Life can be tough for a child in foster care. They often have to deal with the emotional pain of being separated from their birth parents, as well as the challenges of living in a new home with unfamiliar people. As a result, it’s important to be sensitive when speaking with a child in foster care.
1. Are You Looking Forward to Going Home?
This question can be very frustrating, as it’s usually unclear when the child will get to go back home. It’s possible that they could return tomorrow, but there is no guarantee of an imminent return date. Additionally, some children in foster care are not interested in returning to their birth families, so it is best to avoid asking this question altogether.
2. Where Are Your Parents?
This is an uncomfortable question for children in foster care, as they are typically not allowed to speak about their birth parents. This is because it can be too emotionally traumatic for them. Additionally, these children have often had tumultuous relationships with their parents, so asking this question only brings up bad memories and feelings of anger or sadness.
3. What’s Wrong With Your Family?
This question is also a terrible idea. Many children in foster care have had extremely negative experiences with their families and may even have witnessed abuse. Asking this question only brings up these painful memories and doesn’t help the child to feel any better.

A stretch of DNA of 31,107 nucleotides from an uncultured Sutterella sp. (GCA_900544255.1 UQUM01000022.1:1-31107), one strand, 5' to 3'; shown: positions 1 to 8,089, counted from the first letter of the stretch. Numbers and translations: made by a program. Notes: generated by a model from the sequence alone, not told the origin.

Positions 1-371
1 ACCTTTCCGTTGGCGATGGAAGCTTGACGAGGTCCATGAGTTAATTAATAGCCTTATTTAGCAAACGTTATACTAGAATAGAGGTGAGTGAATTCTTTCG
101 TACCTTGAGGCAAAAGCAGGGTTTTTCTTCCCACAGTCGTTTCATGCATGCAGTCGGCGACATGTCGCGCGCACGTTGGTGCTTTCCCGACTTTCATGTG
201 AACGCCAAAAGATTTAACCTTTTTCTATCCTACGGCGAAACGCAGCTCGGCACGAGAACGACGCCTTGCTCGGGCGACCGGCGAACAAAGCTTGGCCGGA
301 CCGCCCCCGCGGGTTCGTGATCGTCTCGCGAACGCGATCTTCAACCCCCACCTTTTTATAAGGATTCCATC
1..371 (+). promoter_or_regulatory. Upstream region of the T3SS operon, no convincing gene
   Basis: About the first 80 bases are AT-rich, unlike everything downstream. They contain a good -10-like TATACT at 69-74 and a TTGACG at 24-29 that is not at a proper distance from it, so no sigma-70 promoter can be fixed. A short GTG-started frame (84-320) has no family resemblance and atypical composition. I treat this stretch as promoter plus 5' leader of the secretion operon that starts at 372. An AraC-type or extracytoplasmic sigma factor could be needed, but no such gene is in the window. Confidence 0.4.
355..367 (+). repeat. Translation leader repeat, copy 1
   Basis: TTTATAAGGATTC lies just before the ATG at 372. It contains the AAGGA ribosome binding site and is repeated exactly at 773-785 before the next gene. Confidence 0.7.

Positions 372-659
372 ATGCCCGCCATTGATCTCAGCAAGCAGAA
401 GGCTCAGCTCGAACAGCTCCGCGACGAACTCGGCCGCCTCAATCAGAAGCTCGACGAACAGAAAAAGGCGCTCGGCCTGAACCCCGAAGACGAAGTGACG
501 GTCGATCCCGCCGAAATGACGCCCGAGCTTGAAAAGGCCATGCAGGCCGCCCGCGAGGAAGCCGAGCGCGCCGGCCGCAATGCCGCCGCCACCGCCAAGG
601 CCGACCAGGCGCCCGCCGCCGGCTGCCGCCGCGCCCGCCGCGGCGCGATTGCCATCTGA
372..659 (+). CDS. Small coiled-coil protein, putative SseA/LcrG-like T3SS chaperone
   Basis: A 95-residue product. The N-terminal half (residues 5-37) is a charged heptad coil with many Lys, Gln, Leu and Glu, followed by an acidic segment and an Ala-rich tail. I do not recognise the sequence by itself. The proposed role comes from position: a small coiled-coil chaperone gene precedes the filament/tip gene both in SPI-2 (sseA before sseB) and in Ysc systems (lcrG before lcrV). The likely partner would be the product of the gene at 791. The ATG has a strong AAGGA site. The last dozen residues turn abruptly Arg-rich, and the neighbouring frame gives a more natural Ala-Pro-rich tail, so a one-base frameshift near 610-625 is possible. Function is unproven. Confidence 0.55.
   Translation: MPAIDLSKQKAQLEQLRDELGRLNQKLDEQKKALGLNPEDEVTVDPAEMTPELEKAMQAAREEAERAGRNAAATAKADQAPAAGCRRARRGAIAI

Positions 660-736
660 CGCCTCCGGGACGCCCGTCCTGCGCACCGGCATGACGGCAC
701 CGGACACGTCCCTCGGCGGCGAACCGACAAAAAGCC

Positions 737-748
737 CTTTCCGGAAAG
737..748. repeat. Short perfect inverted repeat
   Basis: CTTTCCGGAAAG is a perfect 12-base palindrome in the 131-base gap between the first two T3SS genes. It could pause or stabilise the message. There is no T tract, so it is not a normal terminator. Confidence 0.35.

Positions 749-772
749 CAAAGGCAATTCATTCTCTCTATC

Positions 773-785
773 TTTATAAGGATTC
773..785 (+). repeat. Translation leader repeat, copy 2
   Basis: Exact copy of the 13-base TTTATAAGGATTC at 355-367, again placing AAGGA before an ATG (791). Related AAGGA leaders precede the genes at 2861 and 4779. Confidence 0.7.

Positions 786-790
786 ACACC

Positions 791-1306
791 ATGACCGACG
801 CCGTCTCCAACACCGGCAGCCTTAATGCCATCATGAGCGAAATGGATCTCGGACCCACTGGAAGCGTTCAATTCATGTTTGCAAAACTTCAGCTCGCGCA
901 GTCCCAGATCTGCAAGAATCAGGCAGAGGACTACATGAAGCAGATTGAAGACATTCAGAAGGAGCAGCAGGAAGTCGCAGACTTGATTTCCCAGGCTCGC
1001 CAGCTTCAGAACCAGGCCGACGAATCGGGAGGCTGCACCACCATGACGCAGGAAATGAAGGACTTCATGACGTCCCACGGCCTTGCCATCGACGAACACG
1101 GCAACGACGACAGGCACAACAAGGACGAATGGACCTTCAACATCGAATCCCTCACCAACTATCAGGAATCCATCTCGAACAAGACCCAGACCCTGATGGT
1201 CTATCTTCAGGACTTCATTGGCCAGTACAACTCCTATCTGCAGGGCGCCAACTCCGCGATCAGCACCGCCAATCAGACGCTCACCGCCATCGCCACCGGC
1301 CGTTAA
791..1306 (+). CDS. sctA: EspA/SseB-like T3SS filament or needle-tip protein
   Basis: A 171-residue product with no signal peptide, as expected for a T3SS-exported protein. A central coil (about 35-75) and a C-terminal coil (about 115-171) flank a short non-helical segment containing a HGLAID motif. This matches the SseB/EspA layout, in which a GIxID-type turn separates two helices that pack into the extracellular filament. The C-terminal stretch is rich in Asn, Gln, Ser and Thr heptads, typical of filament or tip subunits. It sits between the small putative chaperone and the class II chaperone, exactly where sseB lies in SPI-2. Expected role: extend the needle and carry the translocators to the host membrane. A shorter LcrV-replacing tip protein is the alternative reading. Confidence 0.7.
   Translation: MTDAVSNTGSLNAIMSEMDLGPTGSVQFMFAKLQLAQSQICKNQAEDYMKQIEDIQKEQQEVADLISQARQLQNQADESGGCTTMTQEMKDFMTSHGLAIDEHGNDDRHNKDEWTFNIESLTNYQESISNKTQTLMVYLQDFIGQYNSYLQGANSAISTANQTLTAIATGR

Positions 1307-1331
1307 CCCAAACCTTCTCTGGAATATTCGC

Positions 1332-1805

4. Why Are You in Foster Care?
No child can choose to be in foster care, so never ask this question. In many cases, children are placed into the foster care system because of serious issues with their families. This can include issues such as neglect, abuse from other family members, and drug addictions. If a child is being abused by family members, it’s best not to bring up the issue at all.
5. What Are You Going to do When You Grow Up?
This question can be overwhelming for a child in foster care, as they may not know what their future holds. They may have been in and out of different homes and may not feel like they have control over their life. It’s best not to ask this question and instead let the child know that you are there for them, no matter what happens in the future.
6. What School Did You Go To?
Many children in foster care have to switch schools frequently, as they are constantly moving from home to home. As a result, they may not have developed strong attachments to their previous schools. Asking this question can make the child feel like they need to explain themselves, and it also opens them up to potential judgement from others.
7. Tell Me an Instance You Were Afraid of Most?
This question can be difficult for a child in foster care, as they may not want to discuss their experiences with fear. Many children in this situation have had traumatic experiences, and talking about them can be very painful. It’s best to avoid asking this question altogether and try to find another way to get to know the child.
If you want to help a child in foster care, the best thing you can do is avoid asking them any of these questions. Instead, try to be supportive and understanding. Let them know that you are there for them, no matter what happens. And most importantly, listen to what they have to say.